So what now…
With the US elections out of the way, investors’ attention have again turned to the fiscal cliff – the over $600 billion in tax and spending provisions set to change on January 1, 2013. The issue of the fiscal cliff has in recent months moved to the top of investors’ concerns ahead of Europe’s debt crisis, the slow economic recovery and China’s slowdown.
As it is, it looks like nothing is going to happen on the fiscal cliff until November 26. Until then, expect posturing and public interactions so the parties can determine the lay of the land. It is likely that the solution would be a plan to buy time, or some sort of fiscal deal up front. This probably won’t happen until after Christmas. As usual, it will cut very close to the wire.
As it stands, there is a case for the outlook for US economic growth to be less optimistic. A number of President Obama’s policies, including the Affordable Care Act and its associated taxes, an emphasis on regulation, and likely tax increases on capital gains and dividends, are likely to impede economic growth in the US. A continuation of anti-business rhetoric is also likely to hinder risk-taking by businesses and corporations are unlikely to repatriate more of their overseas earnings. Other uncertainties weighing on corporate decision-making include the many regulations authorized under the Dodd-Frank banking reform bill. Those unknowns continue to hang over much of the banking industry.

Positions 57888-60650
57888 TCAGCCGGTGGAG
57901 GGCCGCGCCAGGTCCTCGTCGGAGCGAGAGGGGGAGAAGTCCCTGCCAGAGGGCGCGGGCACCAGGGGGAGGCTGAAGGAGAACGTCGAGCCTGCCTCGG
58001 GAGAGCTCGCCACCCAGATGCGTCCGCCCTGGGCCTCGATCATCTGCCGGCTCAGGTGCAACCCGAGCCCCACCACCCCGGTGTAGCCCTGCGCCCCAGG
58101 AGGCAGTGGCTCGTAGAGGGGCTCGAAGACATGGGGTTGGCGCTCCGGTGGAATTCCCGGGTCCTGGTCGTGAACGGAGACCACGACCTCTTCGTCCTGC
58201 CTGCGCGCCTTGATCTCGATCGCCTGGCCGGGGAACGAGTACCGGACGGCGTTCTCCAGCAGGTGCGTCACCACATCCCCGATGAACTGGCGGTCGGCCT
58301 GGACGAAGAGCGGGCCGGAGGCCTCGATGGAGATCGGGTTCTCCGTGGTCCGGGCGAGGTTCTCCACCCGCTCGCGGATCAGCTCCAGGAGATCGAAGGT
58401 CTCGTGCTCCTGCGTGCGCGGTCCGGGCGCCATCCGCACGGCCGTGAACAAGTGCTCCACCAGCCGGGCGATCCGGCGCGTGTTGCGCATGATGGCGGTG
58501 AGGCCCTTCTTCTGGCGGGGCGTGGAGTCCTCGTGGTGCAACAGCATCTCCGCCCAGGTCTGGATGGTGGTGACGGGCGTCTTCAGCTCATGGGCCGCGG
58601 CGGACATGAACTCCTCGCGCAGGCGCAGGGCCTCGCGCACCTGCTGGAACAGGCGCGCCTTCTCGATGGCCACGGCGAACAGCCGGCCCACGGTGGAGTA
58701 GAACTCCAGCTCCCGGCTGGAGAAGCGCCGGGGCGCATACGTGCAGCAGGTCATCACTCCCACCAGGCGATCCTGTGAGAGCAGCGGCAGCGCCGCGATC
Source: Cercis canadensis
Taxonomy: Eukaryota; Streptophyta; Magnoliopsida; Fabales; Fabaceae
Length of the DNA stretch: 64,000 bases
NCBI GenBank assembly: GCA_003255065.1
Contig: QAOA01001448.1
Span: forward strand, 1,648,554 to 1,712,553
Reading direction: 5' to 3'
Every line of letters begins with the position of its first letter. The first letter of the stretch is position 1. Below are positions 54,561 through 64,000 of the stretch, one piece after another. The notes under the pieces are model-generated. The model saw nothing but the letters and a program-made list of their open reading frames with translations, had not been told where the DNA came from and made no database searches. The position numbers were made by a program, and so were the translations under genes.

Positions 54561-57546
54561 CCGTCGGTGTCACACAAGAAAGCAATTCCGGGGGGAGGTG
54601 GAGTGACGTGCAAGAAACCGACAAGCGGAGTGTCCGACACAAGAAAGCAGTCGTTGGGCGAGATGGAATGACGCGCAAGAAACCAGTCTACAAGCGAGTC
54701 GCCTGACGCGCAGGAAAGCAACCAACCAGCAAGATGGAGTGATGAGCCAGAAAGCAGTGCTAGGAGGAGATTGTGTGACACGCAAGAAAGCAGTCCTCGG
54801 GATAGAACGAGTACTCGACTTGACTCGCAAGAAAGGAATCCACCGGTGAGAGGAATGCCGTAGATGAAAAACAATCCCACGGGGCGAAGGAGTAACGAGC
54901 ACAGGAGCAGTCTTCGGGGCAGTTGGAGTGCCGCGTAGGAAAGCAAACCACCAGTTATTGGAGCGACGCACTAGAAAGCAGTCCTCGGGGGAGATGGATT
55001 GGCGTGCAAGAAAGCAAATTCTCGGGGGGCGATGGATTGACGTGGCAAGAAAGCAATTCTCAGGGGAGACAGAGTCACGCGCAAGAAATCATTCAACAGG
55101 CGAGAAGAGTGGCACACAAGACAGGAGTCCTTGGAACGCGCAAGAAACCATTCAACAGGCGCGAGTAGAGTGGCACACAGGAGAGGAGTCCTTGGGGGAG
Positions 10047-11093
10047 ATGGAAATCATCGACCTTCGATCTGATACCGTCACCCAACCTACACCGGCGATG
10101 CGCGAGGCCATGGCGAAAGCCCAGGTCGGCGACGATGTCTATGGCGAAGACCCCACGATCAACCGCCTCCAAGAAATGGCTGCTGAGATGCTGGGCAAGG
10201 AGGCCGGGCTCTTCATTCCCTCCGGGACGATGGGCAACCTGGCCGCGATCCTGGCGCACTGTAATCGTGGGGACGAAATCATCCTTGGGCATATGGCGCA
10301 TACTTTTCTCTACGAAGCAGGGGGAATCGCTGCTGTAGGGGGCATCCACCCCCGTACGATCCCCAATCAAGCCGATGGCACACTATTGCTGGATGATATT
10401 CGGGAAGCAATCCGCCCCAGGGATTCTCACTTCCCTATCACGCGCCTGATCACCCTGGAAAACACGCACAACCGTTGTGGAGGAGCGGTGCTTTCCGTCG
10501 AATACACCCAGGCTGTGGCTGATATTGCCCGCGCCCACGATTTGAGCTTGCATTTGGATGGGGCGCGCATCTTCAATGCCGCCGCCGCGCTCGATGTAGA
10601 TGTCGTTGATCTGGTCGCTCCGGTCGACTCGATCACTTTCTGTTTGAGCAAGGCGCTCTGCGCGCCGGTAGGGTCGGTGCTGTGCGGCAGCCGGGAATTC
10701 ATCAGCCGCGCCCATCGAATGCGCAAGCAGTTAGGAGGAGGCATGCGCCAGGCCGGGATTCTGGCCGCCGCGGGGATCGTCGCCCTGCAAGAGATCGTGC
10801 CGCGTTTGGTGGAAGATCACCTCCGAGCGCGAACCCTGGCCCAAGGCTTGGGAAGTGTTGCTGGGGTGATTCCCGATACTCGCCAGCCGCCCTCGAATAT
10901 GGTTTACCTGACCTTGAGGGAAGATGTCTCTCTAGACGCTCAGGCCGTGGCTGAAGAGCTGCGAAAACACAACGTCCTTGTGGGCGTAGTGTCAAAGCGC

More generally, it remains unclear what President Obama’s second-term agenda will be. Hopefully the narrower mandate will not be interpreted to drive through the president’s election rhetoric.
These all have made the US stock markets a bit nervous. The stock markets will no doubt be volatile in the next two months. And the regional stock markets have not been unaffected. But that is not necessarily a “bad” thing. It allows us stock investors to enter into stocks that we like at favorable prices.
From a regional perspective, many of the smaller stock markets IN ASEAN have done very well. I think the opportunities are further north – it’s time to add to Hong Kong and China. The completion of the leadership transition in China is a positive for investors. It allows them to focus back on the economy, and there are green shoots for optimism. Sectors like life insurers and selected stocks in the technology and consumer sectors are favored.
In such an environment, stock picking the key.